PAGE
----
Despite the title, “The Older Man You Always Wanted” concerns not a May-December romance but a man who desperately needs to love the (slightly) older man he’s become. If that sounds like a recipe for a bland, indulgent play, it is. A pleasing performance from Jim J. Bullock (“Too Close for Comfort”) can’t rescue this shapeless piece of writing from tedium, and it comes off as a star vehicle in search of a play.
Allen Sullivan (Bullock) confesses from the start that he’s a recovering anger-holic, and much of the overlong play is devoted to outlining all the reasons he has to be angry. First on the list: He’s in his forties, and he’s been lying about his age for years.
Playwright Crowe seems to have recognized that he couldn’t let his character whine too long about his age alone (“That would be vain,” Allen tells us, rightly). So we’re plunged into the narrative of Allen’s life in order to justify the need for 12-step preachiness. His much-adored older brother (Greg Zarian) died in a freak accident while the younger Allen survived. Guilt and anger. His emotionally distant, homophobic father (J. Robert Prete) treated him as “the ugly duckling.” Anger. He met the perfect man (Tony Rado) — Italian, even — but AIDS took him away. Happiness, then anger.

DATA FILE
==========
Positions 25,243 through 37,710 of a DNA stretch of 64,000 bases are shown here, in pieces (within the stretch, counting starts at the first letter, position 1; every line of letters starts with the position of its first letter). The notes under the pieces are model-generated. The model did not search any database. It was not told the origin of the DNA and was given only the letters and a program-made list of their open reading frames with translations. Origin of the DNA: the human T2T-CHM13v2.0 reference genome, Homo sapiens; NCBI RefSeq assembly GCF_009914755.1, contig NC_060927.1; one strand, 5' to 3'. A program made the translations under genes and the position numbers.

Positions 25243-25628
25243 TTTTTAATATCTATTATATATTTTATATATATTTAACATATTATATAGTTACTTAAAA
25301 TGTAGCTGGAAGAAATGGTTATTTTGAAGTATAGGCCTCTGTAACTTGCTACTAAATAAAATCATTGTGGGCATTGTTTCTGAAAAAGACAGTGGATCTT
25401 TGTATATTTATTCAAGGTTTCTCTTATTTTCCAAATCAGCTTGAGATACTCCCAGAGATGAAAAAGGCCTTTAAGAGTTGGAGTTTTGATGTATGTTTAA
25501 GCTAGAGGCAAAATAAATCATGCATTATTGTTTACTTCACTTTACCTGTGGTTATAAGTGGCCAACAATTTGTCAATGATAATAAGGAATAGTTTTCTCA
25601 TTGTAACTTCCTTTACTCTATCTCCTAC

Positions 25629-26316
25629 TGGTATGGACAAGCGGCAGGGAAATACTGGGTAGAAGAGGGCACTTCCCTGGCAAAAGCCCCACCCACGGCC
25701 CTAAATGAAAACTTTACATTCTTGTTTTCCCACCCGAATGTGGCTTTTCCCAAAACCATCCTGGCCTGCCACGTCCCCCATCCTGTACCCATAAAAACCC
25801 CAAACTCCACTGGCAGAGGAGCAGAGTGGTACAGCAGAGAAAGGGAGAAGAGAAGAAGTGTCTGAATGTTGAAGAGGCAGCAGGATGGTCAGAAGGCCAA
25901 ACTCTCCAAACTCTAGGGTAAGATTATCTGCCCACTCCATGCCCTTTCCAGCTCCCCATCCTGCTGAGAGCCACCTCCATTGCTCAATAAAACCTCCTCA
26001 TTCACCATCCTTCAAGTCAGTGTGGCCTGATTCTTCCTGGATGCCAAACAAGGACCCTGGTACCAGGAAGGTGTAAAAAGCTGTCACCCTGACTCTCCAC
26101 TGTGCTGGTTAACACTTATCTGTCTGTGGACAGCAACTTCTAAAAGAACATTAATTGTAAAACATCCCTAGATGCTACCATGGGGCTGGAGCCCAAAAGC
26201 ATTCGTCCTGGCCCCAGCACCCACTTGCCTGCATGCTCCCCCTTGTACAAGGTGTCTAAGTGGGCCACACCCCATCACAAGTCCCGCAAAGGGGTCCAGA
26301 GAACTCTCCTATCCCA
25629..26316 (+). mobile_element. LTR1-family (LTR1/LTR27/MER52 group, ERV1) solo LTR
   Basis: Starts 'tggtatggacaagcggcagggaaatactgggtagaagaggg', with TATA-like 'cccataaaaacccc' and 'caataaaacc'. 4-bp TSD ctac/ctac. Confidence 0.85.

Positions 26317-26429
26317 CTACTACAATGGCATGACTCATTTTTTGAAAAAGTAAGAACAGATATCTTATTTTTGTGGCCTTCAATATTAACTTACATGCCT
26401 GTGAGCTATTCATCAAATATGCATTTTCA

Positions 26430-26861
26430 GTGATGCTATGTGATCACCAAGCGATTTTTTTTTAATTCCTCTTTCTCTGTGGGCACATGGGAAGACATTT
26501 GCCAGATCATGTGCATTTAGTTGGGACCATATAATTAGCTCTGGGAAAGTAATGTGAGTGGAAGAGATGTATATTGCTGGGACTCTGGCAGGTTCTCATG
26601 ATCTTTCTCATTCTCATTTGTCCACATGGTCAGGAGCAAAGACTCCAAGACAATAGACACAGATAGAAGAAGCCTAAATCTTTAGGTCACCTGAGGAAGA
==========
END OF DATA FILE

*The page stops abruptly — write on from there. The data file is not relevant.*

Given that the play is comprised of one generic — and self-pitying — scene after another, it’s hard to imagine anyone doing a better job with this lead role than Jim J. Bullock. He has a very likable presence and an easygoing rapport with the audience. And the structure of the material — part standup, part confessional monologue, part traditional memory play — suits his talents well. But there just isn’t a character here, and there certainly isn’t a compelling story. The only elements that work are the campy asides.
The ensemble of supporting players portray all the other characters, and while they’re clearly a talented lot, director Carl Peoples has cast many of the actors well in one role and horribly in another. Spencer Beglarian provides the most glaring example. He’s hysterically funny in bit parts as an enthusiastic priest and a not-so-enthusiastic trick, but as Allen’s best friend and potential lover Todd, Beglarian is so contrived that the pat happy ending actually feels perverse.